I think Strauss massively overestimates the visibility of current English cricketers. When Ben Stokes and Alex Hales were arrested following a fight in Bristol, it took almost two days for the story to be reported by the press. No one involved seemed to know who he was, or at least think he was famous enough to sell the story to the tabloids. If Jos Buttler walked into my workplace tomorrow, I genuinely don’t think any of my colleagues would recognise him.

There have certainly been examples of players turning down lucrative T20 contracts, although every example I can think of was in order to play for England rather than purely through loyalty to their county. Loyalty does not pay the bills, and these are professional cricketers. Emphasis on ‘professional’. This is their job, and most cricketers only have a few years of maximum earning potential before teams move on to someone younger. Suggesting that people who look at their personal circumstances and take the highest offer are in some way betraying the Spirit Of Cricket is neither fair nor right.

“Perhaps more important, the Spirit Of Cricket needs to accompany modern players (and I’m speaking primarily about players in the men’s game now) to an area that neither the prying eyes of the media or the feverish adulation of fans can penetrate, and that is the dressing room. As we move forward as a game, with players of different genders, races, creeds and beliefs coming together, so the traditional macho hierarchical and perhaps at times verging on bullying dressing room banter of yesteryear will need to be softened to a culture that is more tolerant, understanding, welcoming, and embracing of difference. The events over the last 18 months, whether they come from Yorkshire or elsewhere, have shown we’ve got a lot of work to do in this area, but the Spirit Of Cricket demands that we do this work.”

For a start, the issues of racism and other discrimination are certainly not exclusive to men’s cricket. Ebony Rainford-Brent and Isa Guha have both described their own experiences of racism whilst they were players, at least two current women’s cricketers have been punished for discriminatory social media posts, and the continued lack of representation of Black and Asian players in the women’s professional game (even compared to the men) suggests something has gone very wrong in the junior pathways.

Besides that fairly critical error, this whole section portrays someone with very little understanding of the problem of discrimination, nor empathy for the people it happens to. Every part of his description seeks to minimise the issue. It doesn’t happen to women (it does). It is “traditional”, “macho” and “hierarchical” behaviour (rather than unacceptable, abusive and exclusionary). It is “verging on bullying” (rather than being one of the clearest indications of bullying known to humanity). It is “dressing room banter” (instead of being considered unlawful in every other UK workplace outside of cricket). That endemic racism in terms of recruitment, retention and regular insults is a culture that needs to be “softened” (not eliminated entirely).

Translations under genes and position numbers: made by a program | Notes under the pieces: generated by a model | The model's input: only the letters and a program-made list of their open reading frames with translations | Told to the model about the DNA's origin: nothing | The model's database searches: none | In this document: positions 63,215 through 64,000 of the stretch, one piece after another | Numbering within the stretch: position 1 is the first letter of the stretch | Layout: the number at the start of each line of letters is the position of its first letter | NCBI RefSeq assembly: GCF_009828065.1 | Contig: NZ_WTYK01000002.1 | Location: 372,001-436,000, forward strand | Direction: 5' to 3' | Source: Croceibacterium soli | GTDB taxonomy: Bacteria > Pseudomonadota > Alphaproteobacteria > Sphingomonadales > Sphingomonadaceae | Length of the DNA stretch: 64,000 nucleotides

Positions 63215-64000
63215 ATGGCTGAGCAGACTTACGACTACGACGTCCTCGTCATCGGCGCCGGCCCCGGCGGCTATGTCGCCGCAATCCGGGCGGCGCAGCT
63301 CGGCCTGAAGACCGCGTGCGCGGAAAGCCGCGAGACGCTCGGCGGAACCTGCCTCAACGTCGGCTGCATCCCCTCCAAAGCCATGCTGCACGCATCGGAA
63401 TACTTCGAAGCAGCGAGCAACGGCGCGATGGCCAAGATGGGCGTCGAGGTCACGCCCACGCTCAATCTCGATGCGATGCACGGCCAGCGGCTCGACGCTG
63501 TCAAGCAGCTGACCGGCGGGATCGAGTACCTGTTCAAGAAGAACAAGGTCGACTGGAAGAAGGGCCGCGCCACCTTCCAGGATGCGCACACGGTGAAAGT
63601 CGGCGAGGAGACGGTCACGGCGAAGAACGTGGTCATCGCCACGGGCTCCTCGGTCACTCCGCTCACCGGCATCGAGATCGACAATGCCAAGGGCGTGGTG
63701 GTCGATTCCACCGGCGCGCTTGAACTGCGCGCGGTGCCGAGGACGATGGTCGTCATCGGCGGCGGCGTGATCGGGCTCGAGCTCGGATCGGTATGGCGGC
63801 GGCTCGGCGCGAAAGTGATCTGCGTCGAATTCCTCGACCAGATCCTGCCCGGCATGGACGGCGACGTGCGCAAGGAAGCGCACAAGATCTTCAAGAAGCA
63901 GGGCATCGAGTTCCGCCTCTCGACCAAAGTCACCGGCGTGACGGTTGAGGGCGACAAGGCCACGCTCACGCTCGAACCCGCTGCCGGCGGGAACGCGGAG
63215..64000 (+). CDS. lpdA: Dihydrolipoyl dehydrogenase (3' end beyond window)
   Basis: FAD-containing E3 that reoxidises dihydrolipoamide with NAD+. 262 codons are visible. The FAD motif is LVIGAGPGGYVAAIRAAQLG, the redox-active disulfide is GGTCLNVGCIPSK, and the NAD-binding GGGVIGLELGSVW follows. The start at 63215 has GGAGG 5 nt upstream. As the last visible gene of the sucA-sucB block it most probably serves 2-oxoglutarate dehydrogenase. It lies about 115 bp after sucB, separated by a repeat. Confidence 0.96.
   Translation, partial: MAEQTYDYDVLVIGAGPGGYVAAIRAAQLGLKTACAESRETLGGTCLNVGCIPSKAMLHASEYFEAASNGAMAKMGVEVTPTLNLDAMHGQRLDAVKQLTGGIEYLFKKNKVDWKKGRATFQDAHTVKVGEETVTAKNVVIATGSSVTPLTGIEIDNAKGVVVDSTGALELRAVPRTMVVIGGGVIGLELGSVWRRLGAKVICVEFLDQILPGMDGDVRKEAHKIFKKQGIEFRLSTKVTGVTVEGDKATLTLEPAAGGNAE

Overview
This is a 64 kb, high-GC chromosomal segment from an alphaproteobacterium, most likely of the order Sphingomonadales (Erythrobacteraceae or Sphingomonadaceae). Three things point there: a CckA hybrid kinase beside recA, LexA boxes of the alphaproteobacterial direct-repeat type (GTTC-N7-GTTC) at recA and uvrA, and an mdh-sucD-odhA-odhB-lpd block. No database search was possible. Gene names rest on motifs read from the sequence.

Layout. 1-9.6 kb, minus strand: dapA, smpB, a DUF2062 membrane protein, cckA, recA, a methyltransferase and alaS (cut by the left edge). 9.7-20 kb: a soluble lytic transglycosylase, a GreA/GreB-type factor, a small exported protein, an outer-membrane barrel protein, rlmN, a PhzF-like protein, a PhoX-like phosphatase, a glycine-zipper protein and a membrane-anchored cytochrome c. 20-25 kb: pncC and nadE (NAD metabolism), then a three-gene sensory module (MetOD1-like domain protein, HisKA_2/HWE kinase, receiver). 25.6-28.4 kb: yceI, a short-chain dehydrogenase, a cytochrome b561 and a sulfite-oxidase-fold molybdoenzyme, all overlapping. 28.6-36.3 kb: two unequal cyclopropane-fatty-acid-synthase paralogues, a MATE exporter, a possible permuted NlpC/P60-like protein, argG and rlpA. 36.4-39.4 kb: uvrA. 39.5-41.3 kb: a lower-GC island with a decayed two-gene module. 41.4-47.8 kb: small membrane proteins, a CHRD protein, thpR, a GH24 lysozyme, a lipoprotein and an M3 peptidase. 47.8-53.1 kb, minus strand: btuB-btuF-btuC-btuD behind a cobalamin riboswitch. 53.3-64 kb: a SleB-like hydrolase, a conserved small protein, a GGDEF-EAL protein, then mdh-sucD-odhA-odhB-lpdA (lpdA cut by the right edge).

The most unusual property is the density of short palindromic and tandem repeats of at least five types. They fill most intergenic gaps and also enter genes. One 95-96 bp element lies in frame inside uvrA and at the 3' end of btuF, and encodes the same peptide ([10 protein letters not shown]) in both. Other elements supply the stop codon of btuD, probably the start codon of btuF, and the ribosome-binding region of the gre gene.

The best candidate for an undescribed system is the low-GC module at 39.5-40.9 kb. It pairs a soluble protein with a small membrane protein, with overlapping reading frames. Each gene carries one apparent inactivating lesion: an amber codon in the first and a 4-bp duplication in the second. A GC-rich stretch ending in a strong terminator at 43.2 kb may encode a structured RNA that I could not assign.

To put this in context: It is likely that Sir Andrew has taken part in several programmes intended to educate people about discrimination and both its legal and emotional outcomes in the past couple of years as an ECB employee. Reports have been all over the press. Despite all of the information available to him, all of the training, he just does not seem to understand the problem at all.

“For someone who’s probably already spent too long in cricket administration, I see both huge challenges and opportunities for those running the game. The game’s spirit dictates administrators need to seize this moment of disruption and change, and ensure that it leads to the game fulfilling its purpose to connect, entertain and engage. That means an administrative equivalent of Bazball, a pioneering, forward-looking, optimistic mindset that keeps the intention of what success in this game really is at the front and centre of their minds. If we allow ourselves to be weighed down by the way things were, we run the risk of creating division and infighting and battles for control. The various national governing bodies might well find themselves as the last horse salesmen in the era of the motor car. We need to let go of those dirty words like ‘power’, ‘control’, ‘politics’ and ‘ego’ and just simply ask what we can do to help the game fulfil its purpose.”For someone who’s probably already spent too long in cricket administration, I see both huge challenges and opportunities for those running the game. The game’s spirit dictates administrators need to seize this moment of disruption and change, and ensure that it leads to the game fulfilling its purpose to connect, entertain and engage. That means an administrative equivalent of Bazball, a pioneering, forward-looking, optimistic mindset that keeps the intention of what success in this game really is at the front and centre of their minds. If we allow ourselves to be weighed down by the way things were, we run the risk of creating division and infighting and battles for control. The various national governing bodies might well find themselves as the last horse salesmen in the era of the motor car. We need to let go of those dirty words like ‘power’, ‘control’, ‘politics’ and ‘ego’ and just simply ask what we can do to help the game fulfil its purpose.”